St. Louis Cardinals Might Have Long-term Closer In Jason Motte

St. Louis Cardinals closer Jason Motte has seen a lot of ups and downs in the early stages of his career, but he might now be set to have many more ups than downs in the foreseeable future.

The Cardinals agreed to a one-year, $1.95 million contract Wednesday with the man who closed out the franchise’s 11th World Series title.

Although the deal is only for one year, Motte looks like he could be the ninth-inning man for the Cardinals for many years.

Why? That might sound overly optimistic, but he could have long-term success because of his pitching style.

Understandably, many people guffawed at Motte’s pitching style when he first came to the big leagues after being switched from catcher to pitcher in the minor leagues. He throws hard, but he doesn’t have much of a secondary pitch. His slider is very much still a work in progress, and he doesn’t really have a change-up (the out-pitch for many elite closers).

However, all of those so-called deficiencies could turn out to be a blessing in disguise for Motte, and in turn for the Cardinals.

When a pitcher such as Motte doesn’t have a reliable back-up pitch, he has to live and die by his fastball. Motte has a good fastball, but last year he learned how to locate that pitch. When everything else about a pitcher is stripped away, locating the fastball is what makes any pitcher successful.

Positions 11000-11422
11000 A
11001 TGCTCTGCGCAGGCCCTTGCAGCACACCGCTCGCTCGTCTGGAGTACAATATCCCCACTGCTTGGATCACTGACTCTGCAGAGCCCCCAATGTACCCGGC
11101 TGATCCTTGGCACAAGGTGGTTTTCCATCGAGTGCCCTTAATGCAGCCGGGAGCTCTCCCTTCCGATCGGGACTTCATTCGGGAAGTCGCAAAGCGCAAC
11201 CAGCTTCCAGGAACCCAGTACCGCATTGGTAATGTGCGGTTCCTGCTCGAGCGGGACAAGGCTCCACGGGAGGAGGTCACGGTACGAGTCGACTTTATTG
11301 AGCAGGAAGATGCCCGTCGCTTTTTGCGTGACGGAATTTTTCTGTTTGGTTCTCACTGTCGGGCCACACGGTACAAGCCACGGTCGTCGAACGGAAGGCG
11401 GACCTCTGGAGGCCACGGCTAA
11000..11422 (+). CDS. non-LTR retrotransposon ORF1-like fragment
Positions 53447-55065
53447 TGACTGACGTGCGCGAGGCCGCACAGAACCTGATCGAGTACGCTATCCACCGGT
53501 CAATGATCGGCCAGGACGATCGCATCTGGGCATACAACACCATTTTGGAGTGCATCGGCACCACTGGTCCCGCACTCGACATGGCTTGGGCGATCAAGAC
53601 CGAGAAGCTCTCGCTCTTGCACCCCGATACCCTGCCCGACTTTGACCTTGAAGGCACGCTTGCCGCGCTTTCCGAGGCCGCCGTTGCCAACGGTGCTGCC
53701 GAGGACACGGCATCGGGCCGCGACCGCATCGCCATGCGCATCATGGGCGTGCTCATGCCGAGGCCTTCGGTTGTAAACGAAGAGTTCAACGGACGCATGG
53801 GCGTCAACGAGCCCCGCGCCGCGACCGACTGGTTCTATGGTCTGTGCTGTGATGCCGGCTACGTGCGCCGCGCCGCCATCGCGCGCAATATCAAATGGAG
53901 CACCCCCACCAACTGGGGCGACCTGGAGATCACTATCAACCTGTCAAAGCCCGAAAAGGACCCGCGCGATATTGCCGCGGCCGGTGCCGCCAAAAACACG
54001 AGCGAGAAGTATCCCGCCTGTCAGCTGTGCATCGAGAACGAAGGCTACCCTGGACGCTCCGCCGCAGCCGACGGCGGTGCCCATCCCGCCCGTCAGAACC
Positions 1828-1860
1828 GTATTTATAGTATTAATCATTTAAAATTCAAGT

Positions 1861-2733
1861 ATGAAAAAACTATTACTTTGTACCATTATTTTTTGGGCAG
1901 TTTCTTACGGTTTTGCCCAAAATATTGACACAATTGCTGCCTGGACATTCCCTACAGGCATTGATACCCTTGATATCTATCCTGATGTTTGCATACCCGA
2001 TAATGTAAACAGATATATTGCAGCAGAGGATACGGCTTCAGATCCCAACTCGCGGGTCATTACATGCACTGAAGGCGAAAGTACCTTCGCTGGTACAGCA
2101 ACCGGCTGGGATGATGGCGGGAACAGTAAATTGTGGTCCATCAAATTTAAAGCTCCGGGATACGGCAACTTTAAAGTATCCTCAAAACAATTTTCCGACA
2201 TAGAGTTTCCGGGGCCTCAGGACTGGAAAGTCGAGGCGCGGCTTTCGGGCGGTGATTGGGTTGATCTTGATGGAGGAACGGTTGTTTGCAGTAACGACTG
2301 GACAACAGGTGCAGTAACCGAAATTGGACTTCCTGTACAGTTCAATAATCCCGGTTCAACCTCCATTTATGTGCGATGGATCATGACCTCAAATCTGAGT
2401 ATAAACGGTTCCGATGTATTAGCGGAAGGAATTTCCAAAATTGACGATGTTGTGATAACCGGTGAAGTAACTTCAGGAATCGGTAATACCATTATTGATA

Pitchers such as Chris Carpenter and Adam Wainwright can drop their massive curveballs on hitters all day, but they will still get hit around if they can’t locate their fastball.

That’s why Motte could have some staying power in the back of the Cardinals’ bullpen.

At the end of the game, many pitchers (Jason Isringhausen, for example) try to get fancy by throwing cutters and curveballs to fool hitters and rack up strikeouts. That often leads to trouble. Sure, a fastball down the gut has the potential to get smashed, but a hanging off-speed pitch in the ninth-inning means more often than not that one team will be celebrating at home plate while the other slowly walks off the field.

Motte understands that he is not going to fool anybody when he comes into a game. His job is to pump in fastballs and get outs, no matter how they come. Ryan Franklin had success as a closer for the same reason. He didn’t try to be fancy and fool hitters. Rather, he located his pitches and forced hitters to softly hit the ball into the ground.

But, Franklin’s luck eventually ran out, and he was terrible in 2011.

However, the difference between Franklin and Motte is that Motte has a swing-and-miss fastball. Motte can throw close to 10 mph faster than Franklin could. When a 97 mph pitch is thrown right where the catcher wants it, hitters will have a tough time making solid contact.

Unfortunately the hard fastball gets many relievers in trouble. Pitchers such as Kyle Farnsworth could throw the ball through a wall, but he could never locate the pitch.

If Motte continues to use his fastball and concentrates on pitch location, he could quickly become one of the better closers the Cardinals have had, and that is saying something.

The Cardinals have had some Hall of Fame closers, but none of them lasted very long. Motte doesn’t have to be Hall of Fame worthy to be successful for the Cardinals, but if he is reliable in the ninth maybe the Cardinals could spend a few years without having to worry about that position.

As far as his contract is concerned, even if Motte has a fantastic 2012 season and his price jumps, the Cardinals should still have the money to keep him, especially if catcher Yadier Molina follows Albert Pujols to Anaheim.

Maybe in future years Motte will have to yell “Come get some!” to a different catcher when he closes out a World Series, but if Motte gets that chance it means the Cardinals have continued their run of excellence.

In the end, that’s really what Cardinals fans want.

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